Davidson's brand of comedy has brought needed attention to daily struggles with mental illness, even alleviating tension by injecting humor into stories about his diagnosis. But equally important is the acknowledgement of mental illness at its worst. The comedian's openly suicidal posts have been met with public responses that take the issue seriously. Among them, Dan Crenshaw told the 25-year-old, "Know that you have value and do more good for people than you realize."


Meg Hanson is a Brooklyn-based writer, teacher, and jaywalker. Find Meg at her website and on Twitter @megsoyung.



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Pete Davidson: I've Been Bullied for Nine Months

Pete Davidson releases statement about bullying.

Pitchfork

Pete Davidson released a statement Monday in the form of a screenshot posted to his Instagram. In the brief paragraph, Davidson claims to have been experiencing bullying online and in person for the past 9 months. He goes on to say, "I just want you guys to know. No matter how hard the internet or anyone tries to make me kill myself. I won't." The bullying he refers to is likely in reference to the backlash he's received in the wake of his split with Ariana Grande.

On December 4, Ariana Grande reposted Davidson's statement on her Instagram story, adding that she wants her fans to be gentler, "i know u already know this but i feel i need to remind my fans to please be gentler with others. i really don't endorse anything but forgiveness and positivity. i care deeply about pete and his health. i'm asking you to please be gentler with others, even on the internet. i've learned thru my own mistakes not to be reactive on socials so i do understand. but you truly don't know what anybody is experiencing ever. regardless of what they choose to display on social media or how they may appear in public. i can promise u that. so please let whatever point you're trying to make go. I will always have irrevocable love for him and if you've gotten any other impression from my recent work, you might have missed the point."

This is not the first time Davidson has rebuked the harmful effects of the internet, he deleted his photos from Instagram in July, after telling fans, "The internet is an evil place and it doesn't make me feel good."


Brooke Ivey Johnson is a Brooklyn based writer, playwright, and human woman. To read more of her work visit her blog or follow her twitter @BrookeIJohnson.


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Liam Hemsworth brothers bullying childhood—Big brothers Chris and Luke put poor little Liam in the friggin' dryer!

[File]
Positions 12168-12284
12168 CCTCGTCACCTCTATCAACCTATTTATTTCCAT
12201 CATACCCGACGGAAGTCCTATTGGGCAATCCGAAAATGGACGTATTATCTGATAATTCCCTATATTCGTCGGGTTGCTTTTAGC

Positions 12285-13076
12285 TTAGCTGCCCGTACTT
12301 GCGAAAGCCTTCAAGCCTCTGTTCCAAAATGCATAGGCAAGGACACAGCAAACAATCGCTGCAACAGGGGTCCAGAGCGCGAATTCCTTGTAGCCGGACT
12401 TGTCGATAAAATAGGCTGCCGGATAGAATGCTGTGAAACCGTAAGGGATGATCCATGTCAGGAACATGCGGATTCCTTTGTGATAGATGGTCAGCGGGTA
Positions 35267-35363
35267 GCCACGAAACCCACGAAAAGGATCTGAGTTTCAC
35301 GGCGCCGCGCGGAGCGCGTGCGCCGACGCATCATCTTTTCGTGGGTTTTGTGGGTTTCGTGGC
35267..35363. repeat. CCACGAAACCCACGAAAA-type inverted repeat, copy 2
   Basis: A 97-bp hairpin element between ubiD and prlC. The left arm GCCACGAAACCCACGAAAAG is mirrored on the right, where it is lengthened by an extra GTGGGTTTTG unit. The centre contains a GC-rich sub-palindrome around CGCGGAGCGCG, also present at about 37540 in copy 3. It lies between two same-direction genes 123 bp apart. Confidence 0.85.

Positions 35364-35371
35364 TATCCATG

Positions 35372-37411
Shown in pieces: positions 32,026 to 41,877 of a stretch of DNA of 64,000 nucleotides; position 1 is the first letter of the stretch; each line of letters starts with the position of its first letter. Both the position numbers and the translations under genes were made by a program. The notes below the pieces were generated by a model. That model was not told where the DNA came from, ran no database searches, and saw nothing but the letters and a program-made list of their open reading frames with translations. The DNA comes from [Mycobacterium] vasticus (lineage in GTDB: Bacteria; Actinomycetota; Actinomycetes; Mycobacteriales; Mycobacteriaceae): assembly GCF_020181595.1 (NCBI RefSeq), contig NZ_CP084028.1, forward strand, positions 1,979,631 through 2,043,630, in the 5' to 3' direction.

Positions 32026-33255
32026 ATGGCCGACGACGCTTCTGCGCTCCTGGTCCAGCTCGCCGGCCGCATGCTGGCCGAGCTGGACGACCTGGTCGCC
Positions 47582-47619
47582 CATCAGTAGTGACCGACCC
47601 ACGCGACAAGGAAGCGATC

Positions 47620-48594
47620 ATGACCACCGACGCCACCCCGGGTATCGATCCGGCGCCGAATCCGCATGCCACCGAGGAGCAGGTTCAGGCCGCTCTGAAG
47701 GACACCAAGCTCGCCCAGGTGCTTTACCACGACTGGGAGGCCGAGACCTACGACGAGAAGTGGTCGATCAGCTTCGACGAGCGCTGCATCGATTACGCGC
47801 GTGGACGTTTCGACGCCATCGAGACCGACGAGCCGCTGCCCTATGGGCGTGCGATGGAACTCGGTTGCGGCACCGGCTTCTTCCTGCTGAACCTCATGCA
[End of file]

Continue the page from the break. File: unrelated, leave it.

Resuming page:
Liam Hemsworth needs a hug.

The 26-year-old Hunger Games star opened up on The Late Show with Stephen Colbert, about the many 'loving but traumatic' moments during his childhood.

Liam focused in on his older brothers Luke and Chris specifically, telling Colbert:

There were definitely some shenanigans growing up.

I would say loving but mostly traumatic.

They used to put me in the dyer a lot, they wouldn't put the heat on but they would put me in there.

But what about Liam’s parents?

Stephen had to know.

Where were Leonie and Craig Hemsworth during all these “shenanigans”?

Liam was stoic on the subject:

I think they just turn a blind eye to that sort of thing.

What are you going to do?

They're going to do what they're going to do.

Liam and brother Chris moved to Hollywood to pursue an international career in 2009.

Soon Chris was cast as Thor, God of Thunder in the Marvel Avenger franchise.

Meanwhile, older brother Luke is a TV star in his native Australia.

Liam is currently promoting his new movie Independence Day: Resurgence as well as boffing Miley Cyrus.

He went on to address some common misconceptions about the land down under.

“What's the most offensive thing Americans say to seem Australian, is it like, that's not a knife?” Stephen asked referencing the iconic Crocodile Dundee moment.

Nope, as Liam sets the record straight:

I would say the worst is ‘shrimp on the barbie.'

We definitely have barbies but we don't call shrimp, shrimp.

We call them prawns and typically in Australia we don't barbecue prawns, most of the time people boil them.

The whole statement is just ridiculous for an Australian.

I don't want to hear it anymore!

Bonzer Liam— fair dinkum mate